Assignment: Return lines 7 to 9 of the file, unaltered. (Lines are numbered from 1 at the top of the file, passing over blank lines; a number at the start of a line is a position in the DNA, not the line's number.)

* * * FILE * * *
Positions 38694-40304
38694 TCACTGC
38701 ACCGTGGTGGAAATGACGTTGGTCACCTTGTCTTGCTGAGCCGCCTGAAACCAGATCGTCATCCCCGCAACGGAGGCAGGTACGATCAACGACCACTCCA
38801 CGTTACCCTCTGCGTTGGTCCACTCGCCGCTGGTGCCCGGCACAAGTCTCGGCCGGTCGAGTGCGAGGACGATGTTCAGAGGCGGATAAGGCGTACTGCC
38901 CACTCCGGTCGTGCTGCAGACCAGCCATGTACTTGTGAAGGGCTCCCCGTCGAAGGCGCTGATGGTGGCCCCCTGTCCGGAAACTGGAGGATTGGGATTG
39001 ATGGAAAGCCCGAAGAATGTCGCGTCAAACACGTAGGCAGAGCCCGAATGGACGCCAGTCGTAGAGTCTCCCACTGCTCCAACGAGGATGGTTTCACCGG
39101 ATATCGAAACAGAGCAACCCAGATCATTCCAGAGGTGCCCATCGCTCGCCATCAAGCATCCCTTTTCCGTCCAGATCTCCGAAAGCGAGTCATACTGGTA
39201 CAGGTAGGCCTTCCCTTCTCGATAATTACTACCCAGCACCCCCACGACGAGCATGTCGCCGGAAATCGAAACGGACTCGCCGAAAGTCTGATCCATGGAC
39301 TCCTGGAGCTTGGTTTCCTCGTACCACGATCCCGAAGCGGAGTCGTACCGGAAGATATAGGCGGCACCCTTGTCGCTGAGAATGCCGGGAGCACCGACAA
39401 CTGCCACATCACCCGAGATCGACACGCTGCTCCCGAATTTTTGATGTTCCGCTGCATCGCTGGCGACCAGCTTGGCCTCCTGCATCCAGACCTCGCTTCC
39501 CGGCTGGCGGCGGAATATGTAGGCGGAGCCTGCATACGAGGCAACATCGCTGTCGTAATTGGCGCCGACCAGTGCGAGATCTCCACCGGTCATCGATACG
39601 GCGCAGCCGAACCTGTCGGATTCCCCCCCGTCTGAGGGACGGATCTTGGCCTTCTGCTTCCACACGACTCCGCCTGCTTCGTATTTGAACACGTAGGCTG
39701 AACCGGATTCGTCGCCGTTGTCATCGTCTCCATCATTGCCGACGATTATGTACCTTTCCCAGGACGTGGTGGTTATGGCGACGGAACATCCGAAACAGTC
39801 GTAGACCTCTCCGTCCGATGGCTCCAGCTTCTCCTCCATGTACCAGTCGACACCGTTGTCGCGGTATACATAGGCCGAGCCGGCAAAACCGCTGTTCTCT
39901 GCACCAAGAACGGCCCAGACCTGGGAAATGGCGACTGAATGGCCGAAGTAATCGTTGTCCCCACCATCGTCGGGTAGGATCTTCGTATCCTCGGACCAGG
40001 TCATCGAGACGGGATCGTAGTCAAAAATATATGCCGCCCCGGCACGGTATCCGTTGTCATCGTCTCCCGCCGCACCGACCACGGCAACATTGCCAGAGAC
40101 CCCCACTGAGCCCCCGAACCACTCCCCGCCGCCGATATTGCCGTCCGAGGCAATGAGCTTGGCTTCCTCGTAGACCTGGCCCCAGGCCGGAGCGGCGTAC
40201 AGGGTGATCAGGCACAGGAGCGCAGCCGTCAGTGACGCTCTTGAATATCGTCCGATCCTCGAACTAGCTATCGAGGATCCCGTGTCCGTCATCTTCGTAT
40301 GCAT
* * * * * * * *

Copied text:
39101 ATATCGAAACAGAGCAACCCAGATCATTCCAGAGGTGCCCATCGCTCGCCATCAAGCATCCCTTTTCCGTCCAGATCTCCGAAAGCGAGTCATACTGGTA
39201 CAGGTAGGCCTTCCCTTCTCGATAATTACTACCCAGCACCCCCACGACGAGCATGTCGCCGGAAATCGAAACGGACTCGCCGAAAGTCTGATCCATGGAC
39301 TCCTGGAGCTTGGTTTCCTCGTACCACGATCCCGAAGCGGAGTCGTACCGGAAGATATAGGCGGCACCCTTGTCGCTGAGAATGCCGGGAGCACCGACAA